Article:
Ans. If the poet and his beloved had enough space and time at their disposal, he would spend a hundred years in praising her eyes and gazing on her forehead; he would spend two hundred years in admiring each of her breasts; and he would spend thirty thousand years in praising the remaining parts of her body.

Q.5. What does the poet always hear at his back?
Ans. The poet always hears the rumbling sound of Time's winged chariot that rushes forward to swallow everything eternally, The image of Time's winged chariot signifies inevitability of death and the shortness of human life.

Andrew Marvell

Q.6. What, according to the poet, is the proper time for enjoyment of life?
Ans. According to the poet, it would be proper for the lovers to enjoy the pleasures of love when there is still time, when her skin is still youthful and fresh, and when her responsive soul is burning with a desire for love-making.

Q.7. How does the poet propose to his beloved to enjoy the present moment?
Ans. The poet proposes to his beloved that they should like amorous birds of prey enjoy the pleasures of love, rather than suffering the pangs of unsatisfied love. In other words, they should enjoy the pleasures of love-making with all their energy and vigour.

Q.8. Why does the poet compare himself and his beloved to the amorous birds of prey?
Ans. The poet proposes to enjoy love-making with his beloved like amorous birds of prey. Here the idea of love-making is combined with fierceness. The lover here speaks in terms of a fierce passion.

Q.9. What is hyperbole?
Ans. Hperbole is a figure of speech in which something is described as better or worse than it really is.

Q.10. What is 'Carpe Diem Theme"?
Ans. The central theme of the poem, "To His Coy Mistress" is 'Carpe Diem' theme. According to this theme, the wisest man is he who understands the ruthless march of time and knows how to enjoy the present moment without caring for any criticism what so ever.

Andrew Marvell

Q.11. Why is grave not a proper place for making love?
Ans. The grave is a place where the dead body lies. But nobody can enjoy the pleasures of love-making there, because the dead body has no sensation or feeling, and ultimately it turns to dust.

Q.12. What is 'Carpe Diem Theory'? In which poem do you find it? Ans. 'Carpe-Diem Theory' as illustrated in Andrew Marvell's poem "To His Coy Mistress" means that one should enjoy the present. moment without caring for any criticism whatsoever.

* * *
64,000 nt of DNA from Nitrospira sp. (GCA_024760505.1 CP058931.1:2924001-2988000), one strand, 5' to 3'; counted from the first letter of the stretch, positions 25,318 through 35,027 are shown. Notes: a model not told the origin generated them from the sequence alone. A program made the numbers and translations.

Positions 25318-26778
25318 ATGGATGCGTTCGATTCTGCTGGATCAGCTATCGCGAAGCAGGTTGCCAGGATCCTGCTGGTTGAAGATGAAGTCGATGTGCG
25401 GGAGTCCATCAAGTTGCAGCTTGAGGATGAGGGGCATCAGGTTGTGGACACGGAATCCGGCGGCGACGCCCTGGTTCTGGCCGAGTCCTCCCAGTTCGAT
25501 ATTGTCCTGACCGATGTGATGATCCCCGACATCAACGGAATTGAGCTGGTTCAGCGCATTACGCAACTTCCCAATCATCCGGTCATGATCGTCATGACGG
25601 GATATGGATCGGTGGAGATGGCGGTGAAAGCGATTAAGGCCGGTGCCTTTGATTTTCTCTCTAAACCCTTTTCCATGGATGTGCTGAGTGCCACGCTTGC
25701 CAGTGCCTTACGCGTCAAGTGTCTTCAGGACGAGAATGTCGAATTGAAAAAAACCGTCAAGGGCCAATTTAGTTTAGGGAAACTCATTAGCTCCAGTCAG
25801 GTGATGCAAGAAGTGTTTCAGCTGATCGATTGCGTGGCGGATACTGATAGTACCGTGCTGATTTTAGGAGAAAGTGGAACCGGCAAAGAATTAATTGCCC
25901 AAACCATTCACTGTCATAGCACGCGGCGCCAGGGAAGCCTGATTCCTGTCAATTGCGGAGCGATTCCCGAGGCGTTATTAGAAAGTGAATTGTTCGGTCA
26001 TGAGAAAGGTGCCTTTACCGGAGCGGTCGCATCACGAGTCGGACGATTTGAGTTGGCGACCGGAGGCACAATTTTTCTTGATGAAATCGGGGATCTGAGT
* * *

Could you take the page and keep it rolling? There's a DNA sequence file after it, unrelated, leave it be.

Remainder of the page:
Q.13. How is the lady commiting a crime in "To His Coy Mistress"? 
Ans. The lady is hesitating to respond to her lover's advances quickly due to her shyness and thus she is committing a crime by wasting time and approaching gradually towards senility and death. 

Q.14. Why does Marvell call his beloved a coy mistress?
Ans. Marvell calls his beloved a coy mistress becaue she hesitates to respond quickly to her lover's advances.

Q.15 What are the rivers mentioned in the poem, "The His Coy Mistress"? 

Q.16 Name a poem of your syllabus in which syllogistic pattern has been used.
Ans. "To His Coy Mistress"

Q.17. What does the phrase 'Time's winged charot' signify?
Ans. The phrase 'Time's winged chariot" signifies the fleeting nature of time and the shortness of human life. 

Q.18. What is Marvel's opinion about grave?
Ans. The poet assures his beloved that the grave is a fine and private place, where none can enjoy the pleasures of love-making. Thus the poet is laying emphasis upon sensual pleasures of the present moments.

Andrew Marvell

II. The Definition of Love
Q.19. What is the nature of the poet's love in the poem, "The Definition of Love"?
Ans. The love between the poet and his beloved is perfect and divine. As perfect love always remains unfulfilled, the poet regards it as the child of despair and impossibility.

Q.20. Why does the poet term his despair as magnanimous? 
Ans. The poet's sense of frustration has aroused in him a kind of generosity which aided him to recognize the divine nature of love. So he has termed his despair as 'Magnanimous Despair' which means high-souled, noble despair.

Q.21. What is the role of hope in the poet's love-affair?
Ans. Hope has been compared to a bird having gaudy wings but not having the required strength to fly high enough. The poet's hope, being weak, could never have touched the heights attained by despair. That means the poet's love did not hold much promise of fulfilment.

Q.22. How does Fate control the love of two perfect lovers in the poet's opinion?
Ans. Fate keeps vigil upon two perfect lovers with her envious eyes and impedes them to become close as their union would announce the ruin of her despotic power.

Q.23. How does the poet imagine to be united with his beloved?
Ans. The poet imagines some kind of colossus turmoil in the universe that might bring down the Heaven upon the earth and would turn the world into a two-dimensional object from her spherical shape. Thus, when the world would achieve a plainispheric form, then only they could be reunited.